c and kdevelop
I know this subject doesn't really fit here but I'll try it anyway.
I'm trying to start a C project with KDevelop using by opening a new project, select a C "hello world program". After selecting the right projectdirectory from where the project will be built I get a nice simple hello program with gnu automake.
Well, everything looks fine. But I want to add some source, so I started to create a directory "include" and add a xxx.h file in it. Now here comes the drama for me. If I want to build the project, it keeps complaining about a xxx.h doesn't exist. I tried #include "xxx.h" as well as #include <xxx.h> I checked the automake.am and it seems not filled the right way I suppose. In another C project I imported once, it works well and in the automake.am it has noinst_HEADER = blabla.h blabla2.h ....
The one I have has _SOURCE = xxx.h I assume it should be something like noinst_HEADER = xxx.h Tried that out, and still have the smame issue.
And though I love opensource and KDevelop is opensource, it really hurts in my heart to not having a simple thing done. The docs isn't complete, I can't post on a kdevelop forum as I can't subscribe, I'm totally lost.
I hope someone is able to help me out here, thanks!
I don't use kdevelop, but I've used autotools a little bit. What works for me in this regard is to put *all* source code in a subdirectory, src/, then in the top level Makefile.am:
Then you have to have another Makefile.am in src/ with a line like this:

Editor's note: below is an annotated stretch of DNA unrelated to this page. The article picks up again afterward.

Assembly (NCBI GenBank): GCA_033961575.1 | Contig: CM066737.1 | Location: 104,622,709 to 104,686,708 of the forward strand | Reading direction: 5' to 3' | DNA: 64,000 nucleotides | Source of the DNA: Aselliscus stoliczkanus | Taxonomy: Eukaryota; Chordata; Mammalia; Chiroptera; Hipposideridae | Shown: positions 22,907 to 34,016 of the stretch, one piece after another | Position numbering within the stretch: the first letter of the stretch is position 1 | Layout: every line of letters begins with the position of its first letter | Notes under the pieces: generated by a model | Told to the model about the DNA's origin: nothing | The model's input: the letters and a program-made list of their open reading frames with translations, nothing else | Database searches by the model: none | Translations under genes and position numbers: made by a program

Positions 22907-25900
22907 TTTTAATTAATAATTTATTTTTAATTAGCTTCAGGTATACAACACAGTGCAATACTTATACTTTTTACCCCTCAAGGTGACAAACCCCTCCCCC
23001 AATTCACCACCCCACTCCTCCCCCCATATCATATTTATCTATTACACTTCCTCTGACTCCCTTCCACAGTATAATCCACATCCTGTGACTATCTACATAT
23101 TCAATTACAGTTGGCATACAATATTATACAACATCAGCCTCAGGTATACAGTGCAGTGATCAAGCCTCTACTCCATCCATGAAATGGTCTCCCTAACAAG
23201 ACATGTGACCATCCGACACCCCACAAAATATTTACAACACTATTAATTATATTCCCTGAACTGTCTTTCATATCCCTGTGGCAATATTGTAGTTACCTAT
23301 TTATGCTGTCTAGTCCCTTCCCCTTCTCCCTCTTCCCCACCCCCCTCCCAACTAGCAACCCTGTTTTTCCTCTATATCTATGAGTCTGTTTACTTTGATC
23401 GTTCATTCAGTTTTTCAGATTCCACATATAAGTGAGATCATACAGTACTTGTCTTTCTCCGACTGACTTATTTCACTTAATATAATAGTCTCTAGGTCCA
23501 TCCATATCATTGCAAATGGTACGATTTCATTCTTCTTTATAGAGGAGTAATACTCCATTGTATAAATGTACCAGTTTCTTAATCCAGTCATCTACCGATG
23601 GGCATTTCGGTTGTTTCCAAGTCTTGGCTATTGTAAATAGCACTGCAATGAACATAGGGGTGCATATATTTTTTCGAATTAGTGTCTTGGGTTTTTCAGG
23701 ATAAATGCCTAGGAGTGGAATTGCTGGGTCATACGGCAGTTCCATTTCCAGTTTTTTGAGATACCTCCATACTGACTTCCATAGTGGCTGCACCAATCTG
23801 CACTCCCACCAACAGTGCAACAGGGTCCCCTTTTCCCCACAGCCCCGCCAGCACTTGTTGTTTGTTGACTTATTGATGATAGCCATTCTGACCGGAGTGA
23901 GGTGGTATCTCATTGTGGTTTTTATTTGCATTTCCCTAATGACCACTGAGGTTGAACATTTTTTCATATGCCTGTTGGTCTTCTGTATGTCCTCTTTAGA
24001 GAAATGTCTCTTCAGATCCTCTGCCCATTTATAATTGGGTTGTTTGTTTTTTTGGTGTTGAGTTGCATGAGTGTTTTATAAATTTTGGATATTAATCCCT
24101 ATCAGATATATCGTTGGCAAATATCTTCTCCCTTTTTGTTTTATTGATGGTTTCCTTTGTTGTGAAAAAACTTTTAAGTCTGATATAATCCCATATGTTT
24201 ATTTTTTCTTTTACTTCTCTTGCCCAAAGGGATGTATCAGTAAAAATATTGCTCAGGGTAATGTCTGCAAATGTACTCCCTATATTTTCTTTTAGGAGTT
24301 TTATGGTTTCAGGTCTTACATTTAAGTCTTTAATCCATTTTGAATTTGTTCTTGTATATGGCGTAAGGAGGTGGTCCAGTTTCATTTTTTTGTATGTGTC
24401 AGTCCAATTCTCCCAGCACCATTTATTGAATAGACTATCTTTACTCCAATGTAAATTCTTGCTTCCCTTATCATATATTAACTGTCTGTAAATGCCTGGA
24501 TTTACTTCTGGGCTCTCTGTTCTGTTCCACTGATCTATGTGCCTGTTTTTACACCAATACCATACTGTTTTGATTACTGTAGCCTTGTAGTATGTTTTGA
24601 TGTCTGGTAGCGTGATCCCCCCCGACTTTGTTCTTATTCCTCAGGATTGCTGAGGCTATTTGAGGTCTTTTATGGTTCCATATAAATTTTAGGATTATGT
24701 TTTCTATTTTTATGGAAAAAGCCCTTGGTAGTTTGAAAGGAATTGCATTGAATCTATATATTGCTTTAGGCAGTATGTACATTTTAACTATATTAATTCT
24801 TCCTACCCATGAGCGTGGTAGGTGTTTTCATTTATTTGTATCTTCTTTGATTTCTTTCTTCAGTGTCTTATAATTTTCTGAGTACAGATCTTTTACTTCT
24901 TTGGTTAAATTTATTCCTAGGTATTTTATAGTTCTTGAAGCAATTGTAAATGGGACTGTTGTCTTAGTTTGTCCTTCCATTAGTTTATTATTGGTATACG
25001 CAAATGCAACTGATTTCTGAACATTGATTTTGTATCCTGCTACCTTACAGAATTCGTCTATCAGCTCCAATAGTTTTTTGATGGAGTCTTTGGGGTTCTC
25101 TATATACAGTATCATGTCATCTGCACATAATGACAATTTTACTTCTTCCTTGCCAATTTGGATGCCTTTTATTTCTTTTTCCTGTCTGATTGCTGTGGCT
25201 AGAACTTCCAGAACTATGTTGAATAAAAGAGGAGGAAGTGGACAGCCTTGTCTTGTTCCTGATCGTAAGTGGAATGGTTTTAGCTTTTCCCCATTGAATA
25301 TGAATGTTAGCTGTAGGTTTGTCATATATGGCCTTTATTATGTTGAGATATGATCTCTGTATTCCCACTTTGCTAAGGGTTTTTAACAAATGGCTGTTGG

Of course, all those must actually be in src/, and you still need #include "myproj.h" in myproj.c, etc. What the files are called doesn't matter, but the prefix to _SOURCES should be the executable name.
myproj_SOURCES = myproj.c myproj.h bonus.h
You are right, autotools is poorly documented and not so easy to use. IMO, tho, there is no reason to do so unless you want to produce a configurable package, eg for distribution. It is much simpler to just use gcc on the command line while developing, etc, and AFAIK there is not much purpose to a makefile on small personal projects, nor is it necessary.
Thnx for your response,
I agree with you, but as you might know, I don't want to stick to small projects. There will be a time you want to build a bigger project, than there must be a way to realize that, without diving into the details of how build tools work so you can tweak here and there.
I now realize that opensource is free (which is great), but not easy. Those who claim that their software is much better, easier or whatever is mostly nonsense. Opensource free development tools are a pain in the *** to make good use of it.
Features that don't work well, or you need some tweaking should be released for experienced users, hackers or whatever. For beginners or coders who don't want all that advanced features need a basic release. This prevents from making less experienced programmers demolish their parents house or go to Dr. Phill because of problems in their marriage.
They might just practical developers who don't understand the concept behind software engineering.
Originally Posted by Andaluz